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Money managers under the microscope

Hedge funds: Turning cautious

March 18, 2010

It may not exactly be time to panic, but it’s interesting nonetheless to note that some European hedge funds have been cutting back some of their stock bets, particularly on U.S. and European stocks.

The general concern seems to be economic growth in the West and in particular the outlook for banks, whose higher funding costs are eating away at margin gains on the lending side, according to Crispin Odey.

Funds made bumper gains of 20.12 percent last year (according to HFR), and while this didn’t completely wipe out losses in 2008, it reminded investors that hedge funds can make money (albeit on the back of a bull market).

With major concerns over the strength of the economic rebound still lurking, funds may, rightly or wrongly, find it easier to take off their bets and sit on their hands — after all, gains of 20 percent (in 2009) or so still look pretty good spread out over two years, and, as they learned during the credit crisis, big losses can take you a long way from your high-water mark and could persuade investors to leave.

Comments

If the time horrizon is just this year….yes, it is not a good time to buy stock in China……This is a year of consolidation……not a good year of short term bullish speculation…….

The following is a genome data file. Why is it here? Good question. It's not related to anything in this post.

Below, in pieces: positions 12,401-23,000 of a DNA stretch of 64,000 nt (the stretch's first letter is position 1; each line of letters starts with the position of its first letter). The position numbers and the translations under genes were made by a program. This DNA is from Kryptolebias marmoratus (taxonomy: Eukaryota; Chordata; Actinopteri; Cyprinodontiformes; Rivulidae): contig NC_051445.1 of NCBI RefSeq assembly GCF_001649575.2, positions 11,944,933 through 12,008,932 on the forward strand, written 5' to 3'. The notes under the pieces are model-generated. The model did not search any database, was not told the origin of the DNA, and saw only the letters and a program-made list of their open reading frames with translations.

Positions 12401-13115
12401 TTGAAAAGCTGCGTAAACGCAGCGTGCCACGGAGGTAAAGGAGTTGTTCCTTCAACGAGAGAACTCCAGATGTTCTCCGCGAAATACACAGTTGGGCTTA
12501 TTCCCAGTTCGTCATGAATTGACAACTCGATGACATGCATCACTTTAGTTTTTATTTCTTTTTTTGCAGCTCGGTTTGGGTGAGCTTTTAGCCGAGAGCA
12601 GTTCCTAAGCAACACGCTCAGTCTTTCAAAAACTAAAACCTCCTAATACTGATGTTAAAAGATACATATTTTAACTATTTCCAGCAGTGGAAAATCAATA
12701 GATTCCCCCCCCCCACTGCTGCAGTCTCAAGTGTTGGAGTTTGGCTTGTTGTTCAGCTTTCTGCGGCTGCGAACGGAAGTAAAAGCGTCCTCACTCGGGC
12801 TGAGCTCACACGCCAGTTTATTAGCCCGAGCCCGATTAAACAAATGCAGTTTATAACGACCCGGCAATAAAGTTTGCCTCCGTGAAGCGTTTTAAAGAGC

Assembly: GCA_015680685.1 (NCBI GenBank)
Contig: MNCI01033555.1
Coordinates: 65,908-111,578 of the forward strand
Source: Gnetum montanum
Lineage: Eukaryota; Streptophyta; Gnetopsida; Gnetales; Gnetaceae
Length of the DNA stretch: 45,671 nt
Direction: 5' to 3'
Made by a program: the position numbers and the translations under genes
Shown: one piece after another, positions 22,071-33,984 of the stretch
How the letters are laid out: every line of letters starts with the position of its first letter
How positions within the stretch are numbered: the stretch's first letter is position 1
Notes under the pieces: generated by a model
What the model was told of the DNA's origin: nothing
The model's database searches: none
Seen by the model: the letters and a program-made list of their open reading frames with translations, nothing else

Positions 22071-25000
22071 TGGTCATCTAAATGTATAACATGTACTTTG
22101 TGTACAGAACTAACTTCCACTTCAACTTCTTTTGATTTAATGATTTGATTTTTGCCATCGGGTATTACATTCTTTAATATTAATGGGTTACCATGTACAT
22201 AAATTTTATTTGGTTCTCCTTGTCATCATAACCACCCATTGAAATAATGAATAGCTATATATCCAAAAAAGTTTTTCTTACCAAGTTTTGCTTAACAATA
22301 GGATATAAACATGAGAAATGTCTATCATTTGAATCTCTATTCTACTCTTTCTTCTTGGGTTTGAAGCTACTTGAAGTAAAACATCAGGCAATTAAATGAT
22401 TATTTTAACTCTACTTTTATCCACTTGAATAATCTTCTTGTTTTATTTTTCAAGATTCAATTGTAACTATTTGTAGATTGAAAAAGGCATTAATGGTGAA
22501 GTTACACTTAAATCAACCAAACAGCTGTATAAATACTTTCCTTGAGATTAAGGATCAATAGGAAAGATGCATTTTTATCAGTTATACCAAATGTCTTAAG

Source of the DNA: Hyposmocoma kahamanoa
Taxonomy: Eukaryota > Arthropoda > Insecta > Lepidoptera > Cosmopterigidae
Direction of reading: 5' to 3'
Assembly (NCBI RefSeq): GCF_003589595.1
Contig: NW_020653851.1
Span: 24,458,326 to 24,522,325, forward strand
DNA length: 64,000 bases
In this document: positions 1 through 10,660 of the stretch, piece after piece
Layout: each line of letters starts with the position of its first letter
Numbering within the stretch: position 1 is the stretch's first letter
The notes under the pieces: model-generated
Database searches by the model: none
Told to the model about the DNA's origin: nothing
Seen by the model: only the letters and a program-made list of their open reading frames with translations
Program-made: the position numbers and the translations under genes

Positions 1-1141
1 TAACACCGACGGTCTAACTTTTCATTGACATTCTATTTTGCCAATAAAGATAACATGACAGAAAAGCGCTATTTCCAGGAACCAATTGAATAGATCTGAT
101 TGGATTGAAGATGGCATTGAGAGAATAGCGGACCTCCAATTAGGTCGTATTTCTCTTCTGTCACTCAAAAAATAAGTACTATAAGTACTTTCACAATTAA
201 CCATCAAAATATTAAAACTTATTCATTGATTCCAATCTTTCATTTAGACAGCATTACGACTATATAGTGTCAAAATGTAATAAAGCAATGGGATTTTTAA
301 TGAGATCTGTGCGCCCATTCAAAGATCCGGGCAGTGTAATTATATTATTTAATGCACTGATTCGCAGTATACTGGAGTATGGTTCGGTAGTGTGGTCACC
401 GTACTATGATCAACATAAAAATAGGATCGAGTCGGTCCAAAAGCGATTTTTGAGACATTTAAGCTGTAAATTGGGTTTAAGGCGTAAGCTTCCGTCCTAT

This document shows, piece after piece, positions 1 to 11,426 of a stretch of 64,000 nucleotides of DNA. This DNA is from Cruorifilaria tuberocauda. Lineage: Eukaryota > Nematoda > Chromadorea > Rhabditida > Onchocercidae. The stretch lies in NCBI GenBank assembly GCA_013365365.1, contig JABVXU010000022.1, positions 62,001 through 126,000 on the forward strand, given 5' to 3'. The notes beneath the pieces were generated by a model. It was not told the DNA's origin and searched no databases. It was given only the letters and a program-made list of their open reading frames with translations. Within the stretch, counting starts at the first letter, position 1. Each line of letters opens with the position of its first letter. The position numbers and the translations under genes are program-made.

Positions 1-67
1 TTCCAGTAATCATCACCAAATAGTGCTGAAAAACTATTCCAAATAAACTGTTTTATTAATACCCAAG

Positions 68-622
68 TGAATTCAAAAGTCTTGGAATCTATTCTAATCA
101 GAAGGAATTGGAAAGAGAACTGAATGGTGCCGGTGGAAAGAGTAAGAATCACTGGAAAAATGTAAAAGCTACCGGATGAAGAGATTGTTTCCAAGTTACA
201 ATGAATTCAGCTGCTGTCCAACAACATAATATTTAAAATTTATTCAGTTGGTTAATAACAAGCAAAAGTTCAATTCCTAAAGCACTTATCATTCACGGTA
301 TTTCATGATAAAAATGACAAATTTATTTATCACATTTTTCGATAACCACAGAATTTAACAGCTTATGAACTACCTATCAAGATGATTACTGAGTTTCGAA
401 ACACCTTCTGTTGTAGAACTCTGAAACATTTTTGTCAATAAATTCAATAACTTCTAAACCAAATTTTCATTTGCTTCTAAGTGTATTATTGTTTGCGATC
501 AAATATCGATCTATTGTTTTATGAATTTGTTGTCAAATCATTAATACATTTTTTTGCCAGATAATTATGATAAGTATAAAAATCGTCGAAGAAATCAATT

But if you are true investors….ie investors for the long haul, the China phenomenon is not a bubble. They are not building a road to nowhere……They are building highways, power plants, dams, reconstruction of earth quake……What bubbles ?

Posted by LeeSiuHoi | Report as abusive
 

Trouble is LeeSiuHoi… even the cheerleaders of China investment acknowledge they helping to blow a speculative bubble and are only hoping to be among the first to get out as the pinprick nears. It’s pretty obvious though that the long-term story is strong. Latest evidence is our story on Algebris hunting for HK and SG venues for an Asia office.. See here for that story

Posted by Joel Dimmock | Report as abusive
 

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